[clug] NFSv4 "Invalid argument"

George at Clug Clug at goproject.info
Mon Oct 13 20:55:34 MDT 2014

    _Maybe after a few more weeks of working on NFS I will understand
it better._

_Below I attempt to answer to some of the questions that people asked
me; _

_I am using OpenFiler v2.99 as the NFS server, so I am limited as to
personally modifying the NFS server side._

Searching from the URLs that people indicated, I found the below
comment which describes why I am researching NFS. I 
have built a Debian Wheezy kvm virt-manager hypervisor server and
wanted to mount the images from an NFS share 
(OpenFiler) by "mount -t nfs  -v

"Before I specified a domain on my servers, files created on the NFS
shares had ownership nobody.nobody, regardless of 
what user created it (even root). This ownership issue was affecting
the creation of VM images on the NFS share, which 
was fixed after I specified a domain in /etc/idmapd.conf. My VM images
now have ownership qemu.qemu, as it should be."

"If creating an NFSv4 share in a RHEL 6 server, be sure to edit
/etc/idmapd.conf and define a domain name on the NFS 
server and the KVM hosts (NFS clients) in the [General] section
towards the top of the file. The domain name, which 
can be the same as your DNS domain, should be the same on all servers:
Domain = yourdomain.com
For this change to take effect, restart the rpcidmapd service:
# service rpcidmapd restart"


As to your question, try to adopt the following configuration. This is
the content of /etc/idmapd.conf on both the 
server and the clients:

=== /etc/idmapd.conf ===
 Domain = example.org

 Nobody-User = nobody
 Nobody-Group = nobody

 Method = nsswitch
 === cut here ===

The key is to keep the value “Domain” in sync on the server and on
the clients. It is not a domain in the DNS sense, 
it is what used to be called the “realm” in Kerberos IV. Well,
actually the whole idmapd configuration should be 
consistent on the server and the clients.

You don’t have to have anything fancy in your /etc/nsswitch.conf,
the usual local-only configuration (mostly “files”) 
is perfectly OK.


Martin is right. It works just by setting up those lines. There is one
more thing you need to change is to start 
idmapd service. By default is disabled in /etc/default/nfs-common file



Prior to this update, it was not possible to statically map usernames
to NFSv4 file systems. This update adds the 

feature and the user can configure the static mapping in the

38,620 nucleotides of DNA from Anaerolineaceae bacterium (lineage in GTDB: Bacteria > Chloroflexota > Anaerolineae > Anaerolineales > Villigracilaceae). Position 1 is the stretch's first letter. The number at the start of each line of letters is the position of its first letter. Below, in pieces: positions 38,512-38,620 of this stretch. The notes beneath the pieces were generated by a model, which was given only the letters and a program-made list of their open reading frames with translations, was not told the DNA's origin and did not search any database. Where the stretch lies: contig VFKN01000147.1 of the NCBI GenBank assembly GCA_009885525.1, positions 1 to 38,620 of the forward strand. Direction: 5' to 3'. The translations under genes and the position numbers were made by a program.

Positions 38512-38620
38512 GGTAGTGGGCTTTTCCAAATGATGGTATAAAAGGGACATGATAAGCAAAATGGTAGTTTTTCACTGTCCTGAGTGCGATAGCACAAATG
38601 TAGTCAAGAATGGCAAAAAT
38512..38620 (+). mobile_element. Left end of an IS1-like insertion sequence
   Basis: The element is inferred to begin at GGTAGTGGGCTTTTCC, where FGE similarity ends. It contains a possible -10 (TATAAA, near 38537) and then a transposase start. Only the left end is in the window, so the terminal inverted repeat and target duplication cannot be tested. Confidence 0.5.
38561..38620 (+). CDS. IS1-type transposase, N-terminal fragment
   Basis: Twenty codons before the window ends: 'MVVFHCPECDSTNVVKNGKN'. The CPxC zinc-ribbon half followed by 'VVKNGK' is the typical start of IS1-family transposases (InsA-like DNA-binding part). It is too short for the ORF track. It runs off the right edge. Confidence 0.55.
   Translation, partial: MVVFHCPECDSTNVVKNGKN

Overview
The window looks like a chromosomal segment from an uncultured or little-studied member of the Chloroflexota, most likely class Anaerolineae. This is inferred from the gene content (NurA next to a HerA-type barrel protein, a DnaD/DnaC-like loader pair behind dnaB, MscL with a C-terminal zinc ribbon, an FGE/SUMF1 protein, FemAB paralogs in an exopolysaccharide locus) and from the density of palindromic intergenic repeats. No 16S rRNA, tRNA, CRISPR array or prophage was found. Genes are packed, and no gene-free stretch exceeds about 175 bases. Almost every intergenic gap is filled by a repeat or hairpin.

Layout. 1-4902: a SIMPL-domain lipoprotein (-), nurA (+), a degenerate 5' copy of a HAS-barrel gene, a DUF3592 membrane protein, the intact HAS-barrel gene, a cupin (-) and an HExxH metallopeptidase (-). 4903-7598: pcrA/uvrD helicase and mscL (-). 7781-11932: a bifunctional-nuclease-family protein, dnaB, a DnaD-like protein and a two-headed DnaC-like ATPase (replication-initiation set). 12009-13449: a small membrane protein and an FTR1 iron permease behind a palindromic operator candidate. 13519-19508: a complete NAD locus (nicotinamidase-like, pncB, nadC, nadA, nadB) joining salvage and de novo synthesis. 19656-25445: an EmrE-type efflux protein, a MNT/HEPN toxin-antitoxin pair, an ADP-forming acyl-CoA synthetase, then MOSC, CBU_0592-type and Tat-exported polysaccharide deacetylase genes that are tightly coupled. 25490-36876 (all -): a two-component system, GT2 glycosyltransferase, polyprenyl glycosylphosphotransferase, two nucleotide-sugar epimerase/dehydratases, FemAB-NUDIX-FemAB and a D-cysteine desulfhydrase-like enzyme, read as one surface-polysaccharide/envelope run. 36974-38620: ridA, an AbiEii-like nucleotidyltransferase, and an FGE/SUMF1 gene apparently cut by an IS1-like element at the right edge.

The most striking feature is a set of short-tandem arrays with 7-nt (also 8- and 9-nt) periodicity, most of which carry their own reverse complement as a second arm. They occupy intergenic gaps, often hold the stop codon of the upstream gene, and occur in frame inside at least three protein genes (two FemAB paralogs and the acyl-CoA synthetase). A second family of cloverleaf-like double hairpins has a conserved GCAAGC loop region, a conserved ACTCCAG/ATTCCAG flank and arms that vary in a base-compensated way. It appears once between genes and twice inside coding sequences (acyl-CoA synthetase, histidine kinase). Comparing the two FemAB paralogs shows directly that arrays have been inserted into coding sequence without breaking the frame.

/etc/idmapd.conf file. 



    It's important that /export and /export/users have 777
permissions as we will be accessing the NFS share from the 
client without LDAP/NIS authentication. This will not apply if using
authentication (see below). Now mount the real 

users directory with:

    # mount --bind /home/users /export/users

    To save us from retyping this after every reboot we add the
following line to /etc/fstab
    /home/users    /export/users   none    bind  0  0

There are three configuration files that relate to an NFS server:
/etc/default/nfs-kernel-server, /etc/default/nfs-
common and /etc/exports.

    The only important option in /etc/default/nfs-kernel-server for
now is NEED_SVCGSSD. It is set to "no" by default, 
which is fine, because we are not activating NFSv4 security this time.

In order for the ID names to be automatically mapped, both the client
and server require the /etc/idmapd.conf file to 
have the same contents with the correct domain names. Furthermore,
this file should have the following lines in the 

Mapping section:


    Nobody-User = nobody
    Nobody-Group = nogroup

    However, the client may have different requirements for the
Nobody-User and Nobody-Group. For example on RedHat 

variants, it's nfsnobody for both. cat /etc/passwd and cat /etc/group
should show the "nobody" accounts. 

This way, server and client do not need the users to share same


Example 11.23. The /etc/default/nfs-common file
# Do you want to start the idmapd daemon? It is only needed for NFSv4.

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